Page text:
11 commentWas this review helpful to you?YesNoSending feedback...
Thank you for your feedback.
Sorry, we failed to record your vote. Please try again
Report abuse
3 of 4 people found the following review helpful
on December 12, 2000
Format: Mass Market Paperback
While it has been quite some time since I read Harvest of Stars, I still remember it very vividly. It is not the kind of book you can forget. The last part of the book is especially memorable. The language is vivid and poetic, the concepts mindboggling, the scale one of epic proportion...
However, when I first started reading the book, I had no idea that it would ever turn out the way it did. Not that that's necessarily always bad (I love being surprised). It's just that this book seems more like two stories rather than a single coherent tale... and the more interesting of the two stories only takes place in the last fourth of the book!
To begin with, the story starts out as a regular sci-fi adventure, with two "downloads" of Fireball Corporation's leader Anson Guthrie working against one another in a pitched battle for control (the "good" Guthrie with Fireball, of course, and the corrupted download being used by the government). There are some action sequences and chases (mostly involving Kyra, the female lead character who's actually one of the better heroines I've come across in hard SF) which take place within a fairly well realized future Earth. There's even a nice sort of space battle that happens, too. But then the conflict resolves itself rather quickly (and, might I add, anticlimactically), and then the book totally, completely, and utterly shifts gears into a wonderful story about man's life among the stars. While this was my favorite part, it felt totally unrelated to the rest of the book, came far too late in the book, and was not given nearly enough pages to realize its potential!
I liked this book, I really did. It was very ambitious, mind-boggling, entertaining, all that good stuff. However, it just didn't work well for me. I'd rather have seen Anderson write an entire novel devoted to the second plot than be misled so. Although I really enjoyed reading this, I felt like Anderson had been really unfair in holding out on us.
I've always been interested in reading the sequels to this novel, to see if he followed up on the ending like I wanted him to. Unfortunately, the books are incredibly hard to find. If it kills you not to be able to follow a saga through, you may not want to read this one, but I still say you should, even if for nothing more than the ending.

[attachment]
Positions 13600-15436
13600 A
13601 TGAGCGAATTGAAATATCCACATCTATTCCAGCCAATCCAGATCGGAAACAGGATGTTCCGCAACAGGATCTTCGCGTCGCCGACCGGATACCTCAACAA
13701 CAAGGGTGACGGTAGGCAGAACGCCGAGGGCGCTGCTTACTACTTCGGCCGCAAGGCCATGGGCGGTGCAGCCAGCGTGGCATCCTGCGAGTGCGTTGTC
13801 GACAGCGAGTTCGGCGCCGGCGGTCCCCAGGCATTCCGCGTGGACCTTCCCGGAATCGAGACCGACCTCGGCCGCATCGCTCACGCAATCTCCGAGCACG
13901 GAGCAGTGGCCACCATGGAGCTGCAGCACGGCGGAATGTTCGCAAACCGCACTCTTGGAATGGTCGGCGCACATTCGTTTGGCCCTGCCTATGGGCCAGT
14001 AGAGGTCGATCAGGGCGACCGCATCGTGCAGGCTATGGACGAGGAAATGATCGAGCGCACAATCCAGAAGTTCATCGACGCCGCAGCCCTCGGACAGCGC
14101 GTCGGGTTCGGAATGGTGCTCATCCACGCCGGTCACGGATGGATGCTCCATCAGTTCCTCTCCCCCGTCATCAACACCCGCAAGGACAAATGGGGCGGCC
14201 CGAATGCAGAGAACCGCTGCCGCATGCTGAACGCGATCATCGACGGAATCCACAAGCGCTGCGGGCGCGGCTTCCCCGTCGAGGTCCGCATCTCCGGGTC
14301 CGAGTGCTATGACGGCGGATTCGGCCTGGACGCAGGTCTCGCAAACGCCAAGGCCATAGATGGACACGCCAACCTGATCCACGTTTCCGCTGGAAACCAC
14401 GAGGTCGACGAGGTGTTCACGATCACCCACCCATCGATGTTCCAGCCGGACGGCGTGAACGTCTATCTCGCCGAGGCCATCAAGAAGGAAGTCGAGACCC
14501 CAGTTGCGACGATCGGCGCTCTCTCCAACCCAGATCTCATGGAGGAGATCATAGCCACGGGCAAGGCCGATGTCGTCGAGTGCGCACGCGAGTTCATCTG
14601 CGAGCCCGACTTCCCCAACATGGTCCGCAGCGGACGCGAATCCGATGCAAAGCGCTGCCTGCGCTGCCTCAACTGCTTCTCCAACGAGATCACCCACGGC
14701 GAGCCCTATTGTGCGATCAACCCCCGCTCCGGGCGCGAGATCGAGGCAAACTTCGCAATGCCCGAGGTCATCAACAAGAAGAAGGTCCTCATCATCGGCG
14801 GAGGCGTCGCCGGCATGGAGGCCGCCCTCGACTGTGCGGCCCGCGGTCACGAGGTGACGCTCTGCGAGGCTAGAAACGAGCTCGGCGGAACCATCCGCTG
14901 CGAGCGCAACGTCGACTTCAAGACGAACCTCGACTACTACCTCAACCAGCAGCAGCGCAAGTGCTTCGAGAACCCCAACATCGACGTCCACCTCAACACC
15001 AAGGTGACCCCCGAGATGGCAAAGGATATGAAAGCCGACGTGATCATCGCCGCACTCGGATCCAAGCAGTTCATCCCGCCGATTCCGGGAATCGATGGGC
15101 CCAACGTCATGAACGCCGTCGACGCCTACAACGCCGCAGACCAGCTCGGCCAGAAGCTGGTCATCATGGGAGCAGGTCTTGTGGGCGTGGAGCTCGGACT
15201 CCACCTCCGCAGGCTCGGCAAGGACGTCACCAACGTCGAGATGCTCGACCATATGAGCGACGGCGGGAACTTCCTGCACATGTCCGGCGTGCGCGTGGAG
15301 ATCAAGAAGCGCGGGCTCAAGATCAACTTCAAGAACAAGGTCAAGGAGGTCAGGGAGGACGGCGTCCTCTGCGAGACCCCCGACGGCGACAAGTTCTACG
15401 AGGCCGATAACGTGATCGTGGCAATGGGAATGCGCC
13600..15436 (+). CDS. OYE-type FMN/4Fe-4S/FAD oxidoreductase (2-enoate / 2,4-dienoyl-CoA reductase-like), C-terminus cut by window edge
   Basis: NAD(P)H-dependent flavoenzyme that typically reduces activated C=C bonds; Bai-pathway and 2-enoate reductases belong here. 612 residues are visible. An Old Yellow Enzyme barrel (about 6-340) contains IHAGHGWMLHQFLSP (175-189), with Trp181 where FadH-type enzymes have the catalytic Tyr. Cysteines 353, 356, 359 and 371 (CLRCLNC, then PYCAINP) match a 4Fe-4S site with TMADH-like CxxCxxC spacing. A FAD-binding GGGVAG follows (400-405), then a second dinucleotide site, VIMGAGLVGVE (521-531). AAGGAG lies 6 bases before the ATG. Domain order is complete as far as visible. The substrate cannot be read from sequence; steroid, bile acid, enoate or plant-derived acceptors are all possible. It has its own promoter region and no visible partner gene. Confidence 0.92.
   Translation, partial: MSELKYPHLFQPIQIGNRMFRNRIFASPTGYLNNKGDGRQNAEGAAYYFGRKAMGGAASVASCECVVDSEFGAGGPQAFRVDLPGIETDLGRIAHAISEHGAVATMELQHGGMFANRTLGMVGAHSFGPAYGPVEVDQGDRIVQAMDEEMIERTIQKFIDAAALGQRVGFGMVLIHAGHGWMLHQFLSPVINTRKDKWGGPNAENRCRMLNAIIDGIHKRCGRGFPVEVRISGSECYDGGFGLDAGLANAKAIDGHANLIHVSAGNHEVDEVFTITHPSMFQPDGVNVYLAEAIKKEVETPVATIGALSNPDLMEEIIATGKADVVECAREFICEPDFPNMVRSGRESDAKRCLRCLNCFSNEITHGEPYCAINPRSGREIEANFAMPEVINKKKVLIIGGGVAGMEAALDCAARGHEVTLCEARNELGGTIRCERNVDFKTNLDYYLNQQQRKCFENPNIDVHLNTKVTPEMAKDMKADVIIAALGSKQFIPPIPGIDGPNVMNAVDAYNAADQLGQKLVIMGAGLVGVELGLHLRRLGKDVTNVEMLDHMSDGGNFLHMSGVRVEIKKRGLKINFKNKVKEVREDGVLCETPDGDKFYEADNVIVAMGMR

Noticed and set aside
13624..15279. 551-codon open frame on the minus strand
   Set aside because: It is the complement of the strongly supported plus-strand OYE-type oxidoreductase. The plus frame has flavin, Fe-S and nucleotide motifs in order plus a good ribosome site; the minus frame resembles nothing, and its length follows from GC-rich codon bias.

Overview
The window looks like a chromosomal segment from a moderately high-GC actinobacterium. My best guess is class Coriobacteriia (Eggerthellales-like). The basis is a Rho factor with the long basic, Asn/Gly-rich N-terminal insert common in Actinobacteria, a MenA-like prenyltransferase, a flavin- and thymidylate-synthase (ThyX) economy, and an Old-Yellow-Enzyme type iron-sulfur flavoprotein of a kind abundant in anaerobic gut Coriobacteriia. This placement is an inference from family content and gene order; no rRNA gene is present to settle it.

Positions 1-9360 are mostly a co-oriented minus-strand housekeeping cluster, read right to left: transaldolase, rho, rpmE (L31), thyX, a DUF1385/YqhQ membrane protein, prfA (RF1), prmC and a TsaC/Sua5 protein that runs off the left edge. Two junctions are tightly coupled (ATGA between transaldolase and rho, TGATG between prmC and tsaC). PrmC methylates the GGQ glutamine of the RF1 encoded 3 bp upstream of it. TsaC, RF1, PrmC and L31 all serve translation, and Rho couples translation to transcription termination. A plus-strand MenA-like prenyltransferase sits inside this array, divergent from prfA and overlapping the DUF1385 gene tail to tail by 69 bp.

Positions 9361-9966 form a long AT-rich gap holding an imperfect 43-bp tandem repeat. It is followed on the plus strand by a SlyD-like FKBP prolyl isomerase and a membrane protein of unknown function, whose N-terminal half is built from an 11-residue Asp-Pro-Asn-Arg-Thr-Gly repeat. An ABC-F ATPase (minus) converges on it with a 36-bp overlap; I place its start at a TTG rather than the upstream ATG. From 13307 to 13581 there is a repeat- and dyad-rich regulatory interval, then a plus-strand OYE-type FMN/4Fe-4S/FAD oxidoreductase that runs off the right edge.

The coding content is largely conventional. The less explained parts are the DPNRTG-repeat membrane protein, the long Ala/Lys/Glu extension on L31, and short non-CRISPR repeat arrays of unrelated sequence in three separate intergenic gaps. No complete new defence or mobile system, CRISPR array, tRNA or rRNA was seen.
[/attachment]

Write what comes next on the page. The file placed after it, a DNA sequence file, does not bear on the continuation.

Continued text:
0CommentWas this review helpful to you?YesNoSending feedback...
Thank you for your feedback.
Sorry, we failed to record your vote. Please try again
Report abuse
1 of 1 people found the following review helpful
Format: Mass Market Paperback
With North America having embraced a controlling, almost-police state that promises great advances, but delivers only repression and economic regression, the state turns hungry eyes towards the space-going Fireball Corporation. They plan on seizing Fireball’s assets, and using its expertise to deliver the utopia that their cherished philosophy never could. However, a group of Fireball loyalists, headed by cyber-entity Anson Guthrie, is on the run, determined to thwart the government’s evil plans. And, if in the course of their work they bring the whole rotten structure crashing down, so much the better!

Poul Anderson (1926-2001) is remembered as one of the giants of the sci-fi industry, and this book shows off why. I found the story to be quite gripping, and I really like his view of the not-so-far-off-future. And as for the politics, would the people of North America ever embrace a philosophy that promised a utopian future delivered through government control? Oh yeah.

The one fly in this ointment is the bothersome way that the Lunarians talk – like characters out of a Shakespeare play. But, as for me, I did not find it to be all that distracting. No, I found this to be a very interesting book, one that really held my interest from start to finish – I highly recommend this book!
0CommentWas this review helpful to you?YesNoSending feedback...
Thank you for your feedback.
Sorry, we failed to record your vote. Please try again
Report abuse
on December 31, 2014
Format: Mass Market Paperback